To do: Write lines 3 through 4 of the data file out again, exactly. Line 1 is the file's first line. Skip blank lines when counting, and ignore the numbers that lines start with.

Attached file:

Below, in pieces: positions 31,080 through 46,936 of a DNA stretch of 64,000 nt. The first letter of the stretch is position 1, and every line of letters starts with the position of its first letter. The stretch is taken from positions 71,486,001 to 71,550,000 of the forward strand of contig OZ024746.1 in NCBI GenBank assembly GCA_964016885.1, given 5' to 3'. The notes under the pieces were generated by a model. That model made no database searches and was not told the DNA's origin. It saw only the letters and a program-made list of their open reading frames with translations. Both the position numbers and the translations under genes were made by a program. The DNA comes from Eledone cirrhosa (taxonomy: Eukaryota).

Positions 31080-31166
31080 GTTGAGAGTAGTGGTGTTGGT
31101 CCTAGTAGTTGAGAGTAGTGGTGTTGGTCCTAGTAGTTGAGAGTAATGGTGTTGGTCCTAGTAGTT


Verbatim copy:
31080 GTTGAGAGTAGTGGTGTTGGT
31101 CCTAGTAGTTGAGAGTAGTGGTGTTGGTCCTAGTAGTTGAGAGTAATGGTGTTGGTCCTAGTAGTT